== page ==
Porter Finance Team Returns for Second Shot at DeFi Bonds Project

Three of the four people behind now-defunct decentralized finance (DeFi) bonds tool Porter Finance relaunched the project on Monday, months after Porter was shut due to a lack of demand from borrowers.

Rebranded as Arbor Finance, the protocol is designed to allow decentralized autonomous organizations (DAOs) raise money by borrowing against their native tokens with no liquidations and at fixed interest rates through tokenized DeFi bonds.

Selling bonds to raise money is an attractive alternative to selling tokens and gives DAOs another way of funding growth, the developers said in an email to CoinDesk. The bond buyers receive high fixed yields in exchange for lending to these DAOs.

“We expect lenders to earn 10-20% APY on bonds issued through Arbor,” co-founder Russell Bookland said in an email.

Bonds allow DAOs to borrow funds at fixed interest rates without the fear of liquidation by using their native tokens, which make up the majority of their treasuries. Borrowers using collateralized debt positions on other protocols must maintain a particular collateral ratio or risk being liquidated.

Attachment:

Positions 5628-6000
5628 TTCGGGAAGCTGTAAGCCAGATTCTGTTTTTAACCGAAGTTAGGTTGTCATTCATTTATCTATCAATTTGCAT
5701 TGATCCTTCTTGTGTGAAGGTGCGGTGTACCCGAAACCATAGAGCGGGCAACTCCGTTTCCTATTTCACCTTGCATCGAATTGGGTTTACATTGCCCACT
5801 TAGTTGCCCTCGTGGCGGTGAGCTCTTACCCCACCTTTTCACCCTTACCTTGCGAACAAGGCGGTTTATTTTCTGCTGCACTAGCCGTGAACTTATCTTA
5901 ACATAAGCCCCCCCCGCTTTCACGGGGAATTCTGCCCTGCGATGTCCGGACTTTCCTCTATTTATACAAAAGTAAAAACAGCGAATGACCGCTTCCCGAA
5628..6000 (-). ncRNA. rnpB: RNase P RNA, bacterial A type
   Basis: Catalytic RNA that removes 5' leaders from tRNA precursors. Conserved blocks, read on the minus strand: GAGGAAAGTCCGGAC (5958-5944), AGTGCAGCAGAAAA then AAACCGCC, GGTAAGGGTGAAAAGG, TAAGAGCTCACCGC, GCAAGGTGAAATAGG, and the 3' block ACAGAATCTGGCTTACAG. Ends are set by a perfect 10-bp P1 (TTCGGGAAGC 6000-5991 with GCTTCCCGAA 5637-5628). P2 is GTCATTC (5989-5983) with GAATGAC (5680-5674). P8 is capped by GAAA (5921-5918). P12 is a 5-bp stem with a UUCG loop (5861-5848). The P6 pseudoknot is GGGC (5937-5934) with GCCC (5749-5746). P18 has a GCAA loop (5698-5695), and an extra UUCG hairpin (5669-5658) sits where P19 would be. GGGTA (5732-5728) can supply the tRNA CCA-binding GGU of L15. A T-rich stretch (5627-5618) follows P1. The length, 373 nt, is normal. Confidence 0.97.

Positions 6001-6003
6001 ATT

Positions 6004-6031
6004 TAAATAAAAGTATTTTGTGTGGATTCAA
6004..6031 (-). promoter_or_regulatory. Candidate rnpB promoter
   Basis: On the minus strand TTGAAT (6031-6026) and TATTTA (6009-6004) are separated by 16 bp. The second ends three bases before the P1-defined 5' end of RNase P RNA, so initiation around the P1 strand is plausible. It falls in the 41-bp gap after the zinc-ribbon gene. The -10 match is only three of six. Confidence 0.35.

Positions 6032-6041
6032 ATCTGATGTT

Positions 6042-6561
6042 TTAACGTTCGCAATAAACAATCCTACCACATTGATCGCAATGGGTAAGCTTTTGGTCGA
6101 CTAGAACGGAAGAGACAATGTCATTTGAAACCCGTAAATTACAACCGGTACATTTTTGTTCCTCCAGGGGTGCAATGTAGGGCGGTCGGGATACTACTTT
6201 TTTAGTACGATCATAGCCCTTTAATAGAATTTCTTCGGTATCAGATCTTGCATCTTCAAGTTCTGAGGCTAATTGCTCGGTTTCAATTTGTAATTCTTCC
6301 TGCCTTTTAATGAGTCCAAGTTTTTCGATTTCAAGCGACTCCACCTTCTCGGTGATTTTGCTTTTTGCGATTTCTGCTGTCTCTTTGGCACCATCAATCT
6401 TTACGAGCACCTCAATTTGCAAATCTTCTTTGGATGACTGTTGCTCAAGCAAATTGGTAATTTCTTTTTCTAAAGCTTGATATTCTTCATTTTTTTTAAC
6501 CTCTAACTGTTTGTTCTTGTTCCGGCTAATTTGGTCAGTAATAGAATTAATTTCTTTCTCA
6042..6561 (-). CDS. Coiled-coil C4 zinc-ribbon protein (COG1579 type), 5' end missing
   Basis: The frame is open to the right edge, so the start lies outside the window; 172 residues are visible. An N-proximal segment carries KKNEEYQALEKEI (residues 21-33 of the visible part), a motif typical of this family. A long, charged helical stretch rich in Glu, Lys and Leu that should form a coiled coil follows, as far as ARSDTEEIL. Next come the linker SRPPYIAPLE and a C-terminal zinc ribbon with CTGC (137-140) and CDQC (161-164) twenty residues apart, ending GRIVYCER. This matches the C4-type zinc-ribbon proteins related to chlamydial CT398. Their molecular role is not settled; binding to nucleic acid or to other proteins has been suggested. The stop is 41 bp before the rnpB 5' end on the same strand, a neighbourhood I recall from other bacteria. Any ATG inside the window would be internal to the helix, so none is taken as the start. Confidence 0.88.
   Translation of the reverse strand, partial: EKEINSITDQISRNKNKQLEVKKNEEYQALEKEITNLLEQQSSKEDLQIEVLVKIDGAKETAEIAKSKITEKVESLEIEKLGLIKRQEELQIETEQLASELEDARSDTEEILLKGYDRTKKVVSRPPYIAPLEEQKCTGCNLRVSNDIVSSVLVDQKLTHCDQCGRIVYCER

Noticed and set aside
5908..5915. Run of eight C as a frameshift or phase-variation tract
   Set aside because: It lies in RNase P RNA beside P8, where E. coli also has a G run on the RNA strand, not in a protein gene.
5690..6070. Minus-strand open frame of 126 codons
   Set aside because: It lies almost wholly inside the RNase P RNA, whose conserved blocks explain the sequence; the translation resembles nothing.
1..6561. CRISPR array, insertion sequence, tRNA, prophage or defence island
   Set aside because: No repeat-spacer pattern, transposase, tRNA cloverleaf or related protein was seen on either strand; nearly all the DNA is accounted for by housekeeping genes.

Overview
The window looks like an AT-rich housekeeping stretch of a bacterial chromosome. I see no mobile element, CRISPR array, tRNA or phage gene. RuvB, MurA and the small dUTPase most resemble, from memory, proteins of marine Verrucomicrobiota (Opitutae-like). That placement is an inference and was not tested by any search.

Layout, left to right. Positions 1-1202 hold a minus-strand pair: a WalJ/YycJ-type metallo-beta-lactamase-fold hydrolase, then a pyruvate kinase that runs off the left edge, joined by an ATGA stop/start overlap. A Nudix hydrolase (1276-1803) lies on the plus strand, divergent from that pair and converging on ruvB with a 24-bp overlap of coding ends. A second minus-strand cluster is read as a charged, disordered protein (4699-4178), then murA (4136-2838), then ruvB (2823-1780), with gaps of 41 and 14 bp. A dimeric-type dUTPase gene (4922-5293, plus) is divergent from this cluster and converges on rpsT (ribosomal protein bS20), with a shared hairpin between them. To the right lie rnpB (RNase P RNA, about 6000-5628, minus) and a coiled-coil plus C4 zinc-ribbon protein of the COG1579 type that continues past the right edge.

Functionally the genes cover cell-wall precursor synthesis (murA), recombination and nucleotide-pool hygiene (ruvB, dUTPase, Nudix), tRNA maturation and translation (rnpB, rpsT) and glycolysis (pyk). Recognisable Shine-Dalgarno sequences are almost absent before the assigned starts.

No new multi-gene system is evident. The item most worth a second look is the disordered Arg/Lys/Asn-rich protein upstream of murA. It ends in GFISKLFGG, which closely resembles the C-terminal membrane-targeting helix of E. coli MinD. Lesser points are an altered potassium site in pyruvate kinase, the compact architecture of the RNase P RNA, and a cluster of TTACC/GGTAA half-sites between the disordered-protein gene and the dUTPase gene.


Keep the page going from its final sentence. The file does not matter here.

Porter Finance shut in July after founder Jordan Meyer cited a lack of demand amid a market-wide price decline and overall waning sentiment about the long-term growth of cryptocurrencies. At the time, Porter said it was “not confident” there would be large inflows of lending demand for the fixed-income DeFi products it offered. This was primarily due to the competitiveness of rates offered in traditional finance and the lack of institutional fixed-income DeFi adoption over the previous year.

Other core team members say there’s still a market for its product, especially as market sentiment improves.

“Three out of the four team members at Porter still feel that the potential for on-chain bond issuances is a massive market,” Bookland said. “The potential for high APY for lenders and non-dilutive funding for DAOs is far too big of an opportunity to ignore. We, therefore, decided to build Arbor Finance with a fork of Porter's code.”